The NDA government’s recent decision to privatise coal mines has evoked widespread protests across Singareni Collieries in Telangana, one of the major coal producing regions in the country.
Significantly, the ruling Telangana Rashtra Samithi (TRS) is taking the lead in organising protests. Chief minister K Chandrasekhar Rao’s daughter and former MP K Kavitha is the honorary president of the Telangana Boggu Gani Karmika Sangham (TBGKS), the largest trade union body representing coal mine workers.
In response to the the TRS-controlled union’s call, the miners held protests across the state, while burning effigies of the central government, on Friday (June 26). They are also planning to observe a 24-hour strike on July 2.
“The Centre’s decision to privatise coal mines goes against the interests of the public undertakings. We will oppose it tooth and nail,” said Kavitha, who represented Nizamabad Lok Sabha constituency in the past. She was defeated by the BJP candidate in the 2019 elections.
Lifeline of Telangana
After Information Technology and Pharmaceutical industry, which are largely confined to Hyderabad, coal mining is a major activity in Telangana. “It is our lifeline,” says Vinod Kumar, former MP from Karimnagar which is part of the coal belt area.
The state-owned Singareni Collieries Company Limited (SCCL), which currently operates 48 mines spread across four Telangana districts, accounts for 10 per cent of the country’s total coal production.
Nearly 50,000 workers are engaged in coal mining operations, located across a 350 km stretch of the Pranahitha-Godavari Valley. According to the SCCL website, Telangana has proven coal reserves of 8,791 million tonnes.
“Privatisation of coal mining is an emotive issue in this part of the state. Any hint of handing over Singareni Collieries to private sector is bound to evoke strong sentiments here,” says senior analyst Ramakrishna Sangem.
“The SCCL is a profit-making PSU. We will not allow it to be privatise at any cost,” asserted Kavitha.
At the height of the Naxalite movement in the combined Andhra Pradesh, the Singareni Karmika Samakhya (Sikasa), an influential trade union body, was said to be the frontal organisation of the outlawed People’s War Group (PWG).
The revival of the Telangana statehood movement, spearheaded by the TRS, coincided with the erosion of the support base for the Naxalite outfit. Since the formation of the Telangana state in 2014, the TRS has consolidated its hold on the mine workers and emerged as a dominant player in the coal belt.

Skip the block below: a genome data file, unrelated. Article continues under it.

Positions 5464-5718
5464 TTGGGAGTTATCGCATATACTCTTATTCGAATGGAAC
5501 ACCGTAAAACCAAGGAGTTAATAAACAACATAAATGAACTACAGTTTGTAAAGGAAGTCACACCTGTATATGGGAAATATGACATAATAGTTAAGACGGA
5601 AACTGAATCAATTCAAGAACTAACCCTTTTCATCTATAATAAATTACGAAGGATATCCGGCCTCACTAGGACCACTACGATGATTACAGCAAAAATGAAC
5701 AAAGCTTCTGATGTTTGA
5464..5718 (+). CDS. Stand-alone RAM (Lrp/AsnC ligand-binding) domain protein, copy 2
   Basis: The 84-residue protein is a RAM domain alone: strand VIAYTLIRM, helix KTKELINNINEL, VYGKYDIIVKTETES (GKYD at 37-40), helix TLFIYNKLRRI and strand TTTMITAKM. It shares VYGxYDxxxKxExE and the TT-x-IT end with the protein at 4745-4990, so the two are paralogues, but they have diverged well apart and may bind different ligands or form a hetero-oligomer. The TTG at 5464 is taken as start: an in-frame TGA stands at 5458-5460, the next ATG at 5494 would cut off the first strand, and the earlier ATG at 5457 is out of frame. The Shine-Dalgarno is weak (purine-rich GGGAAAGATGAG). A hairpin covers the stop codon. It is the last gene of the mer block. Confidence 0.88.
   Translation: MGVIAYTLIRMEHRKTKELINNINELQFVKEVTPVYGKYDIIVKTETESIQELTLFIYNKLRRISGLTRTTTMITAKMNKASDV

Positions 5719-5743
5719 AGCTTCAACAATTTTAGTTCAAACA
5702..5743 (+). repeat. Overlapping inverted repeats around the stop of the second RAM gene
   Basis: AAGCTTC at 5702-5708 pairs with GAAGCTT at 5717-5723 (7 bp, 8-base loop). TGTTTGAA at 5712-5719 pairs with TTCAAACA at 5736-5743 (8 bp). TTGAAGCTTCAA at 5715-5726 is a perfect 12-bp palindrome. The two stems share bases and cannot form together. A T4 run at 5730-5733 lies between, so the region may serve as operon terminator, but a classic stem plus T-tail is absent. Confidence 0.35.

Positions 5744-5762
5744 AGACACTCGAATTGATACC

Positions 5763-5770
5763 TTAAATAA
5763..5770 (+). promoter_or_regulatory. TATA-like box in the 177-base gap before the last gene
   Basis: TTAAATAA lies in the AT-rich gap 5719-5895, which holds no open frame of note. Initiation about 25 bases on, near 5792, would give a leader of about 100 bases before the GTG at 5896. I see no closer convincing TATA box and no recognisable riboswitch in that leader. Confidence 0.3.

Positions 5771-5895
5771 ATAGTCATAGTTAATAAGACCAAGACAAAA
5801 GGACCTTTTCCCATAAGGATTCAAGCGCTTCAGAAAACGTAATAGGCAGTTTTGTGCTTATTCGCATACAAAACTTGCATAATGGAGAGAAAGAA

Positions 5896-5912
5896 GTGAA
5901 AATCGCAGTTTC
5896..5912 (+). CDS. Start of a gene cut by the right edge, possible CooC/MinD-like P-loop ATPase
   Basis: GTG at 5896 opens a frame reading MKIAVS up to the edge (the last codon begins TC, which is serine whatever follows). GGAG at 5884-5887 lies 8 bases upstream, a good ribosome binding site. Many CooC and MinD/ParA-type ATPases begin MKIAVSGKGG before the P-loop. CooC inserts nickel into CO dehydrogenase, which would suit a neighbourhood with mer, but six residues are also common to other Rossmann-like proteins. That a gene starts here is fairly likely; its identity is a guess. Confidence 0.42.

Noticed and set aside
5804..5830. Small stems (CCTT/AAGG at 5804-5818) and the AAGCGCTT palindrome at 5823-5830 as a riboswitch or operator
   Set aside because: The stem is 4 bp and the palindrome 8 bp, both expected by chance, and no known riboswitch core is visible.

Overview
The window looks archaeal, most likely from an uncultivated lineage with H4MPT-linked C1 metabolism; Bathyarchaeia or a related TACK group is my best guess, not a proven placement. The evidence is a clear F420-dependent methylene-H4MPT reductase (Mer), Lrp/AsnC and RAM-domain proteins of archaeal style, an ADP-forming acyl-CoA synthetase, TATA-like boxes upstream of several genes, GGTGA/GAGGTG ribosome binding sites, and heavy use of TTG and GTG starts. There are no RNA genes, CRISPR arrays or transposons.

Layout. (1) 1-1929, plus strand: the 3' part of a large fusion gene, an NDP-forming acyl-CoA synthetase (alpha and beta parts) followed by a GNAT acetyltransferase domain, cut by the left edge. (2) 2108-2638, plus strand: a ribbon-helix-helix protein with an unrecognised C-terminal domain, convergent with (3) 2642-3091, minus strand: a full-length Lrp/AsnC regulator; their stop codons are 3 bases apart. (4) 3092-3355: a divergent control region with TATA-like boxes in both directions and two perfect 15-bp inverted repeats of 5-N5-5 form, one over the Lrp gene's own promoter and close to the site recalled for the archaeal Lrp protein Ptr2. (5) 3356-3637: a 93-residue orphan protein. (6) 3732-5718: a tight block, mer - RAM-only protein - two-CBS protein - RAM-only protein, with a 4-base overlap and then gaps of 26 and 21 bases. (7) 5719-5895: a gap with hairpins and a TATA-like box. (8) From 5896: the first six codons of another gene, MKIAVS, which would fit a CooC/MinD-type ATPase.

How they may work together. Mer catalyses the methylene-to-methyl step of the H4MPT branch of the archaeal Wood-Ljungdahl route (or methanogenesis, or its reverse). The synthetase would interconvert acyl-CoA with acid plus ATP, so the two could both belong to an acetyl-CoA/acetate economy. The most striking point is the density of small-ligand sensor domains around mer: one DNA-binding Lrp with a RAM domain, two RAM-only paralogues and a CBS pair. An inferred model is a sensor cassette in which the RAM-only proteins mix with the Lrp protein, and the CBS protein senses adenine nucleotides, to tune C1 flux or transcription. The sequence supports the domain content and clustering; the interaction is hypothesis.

Apart from TBGKS, all other national trade unions of Singareni Collieries have announced a three-day strike from July 2 to 4 to protest against the privatisation plan recently unveiled by Prime Minister Narendra Modi.
Representatives of the All India Trade Union Congress, Indian National Trade Union Congress, Bharatiya Mazdoor Sangh, Hindustan Mazdoor Sangh, the Confederation of Indian Trade Unions, who had a meeting in Godavarikhani last week gave a notice of the upcoming strike to the management.
They demanded that the Centre withdraw its proposal to privatise coal mines and e-auction of 50 blocks of coal mines in the country.
In September last year, five federations representing over half-a-million workers of the Coal India Limited (CIL) and Singareni Collieries trade unions had struck for a day in protest against the Centre’s decision to allow 100 per cent Foreign Direct Investment (FDI) in coal mining.
While launching the auction of 41 coal blocks that have a capacity to produce 225 million tonnes of coal per year, Modi recently called for making India self-reliant in energy by reducing imports. Despite having the world’s fourth-largest coal reserves and being the second-largest producer, India is the second-largest importer of coal.
“India will turn this COVID-19 crisis into an opportunity. The country will reduce its dependence on imports. To make India self-reliant in the energy sector, a major step is being taken today,” the Prime Minister had said on June 18 while speaking at the launch of auctioning coal mines for commercial mining.
The roll-out of commercial coal mining is part of the series of announcements made by the Centre under the Atmanirbhar Bharat Abhiyan. It is expected to boost private sector participation which will, in turn, lead to higher production and enhance competition.
The latest reforms move by the Centre will effectively end state-owned Coal India’s monopoly over mining and selling of coal.
Commercial mining allows the private sector to mine coal commercially without placing any end-use restrictions. The private firms have the option of either gasification of the coal or exporting it.
They can also use it in their own end-use plants or sell them in the markets. The complete freedom to decide on sale, pricing, and captive utilisation is expected to attract many private sector firms to participate in the auction process.
The government is hopeful of over ₹33,000 crore of capital investments over the next five to seven years in the sector.
With 100 per cent foreign direct investment allowed in the coal sector, global companies can also participate in the auctions. It is expected that these steps will generate employment and reduce India’s import bill.
The government has done away with all eligibility criteria, allowing even firms with no prior coal mining experience to participate in the auction. The firms will only be required to make an upfront payment.
The revenue sharing will be on an ad valorem (the value of the transaction) basis and not on the basis of a fixed amount.
The present bidding terms also allow other minerals to be extracted from these blocks.
Further, the coal ministry will also help the private sector in getting statutory approvals like environment and other approvals.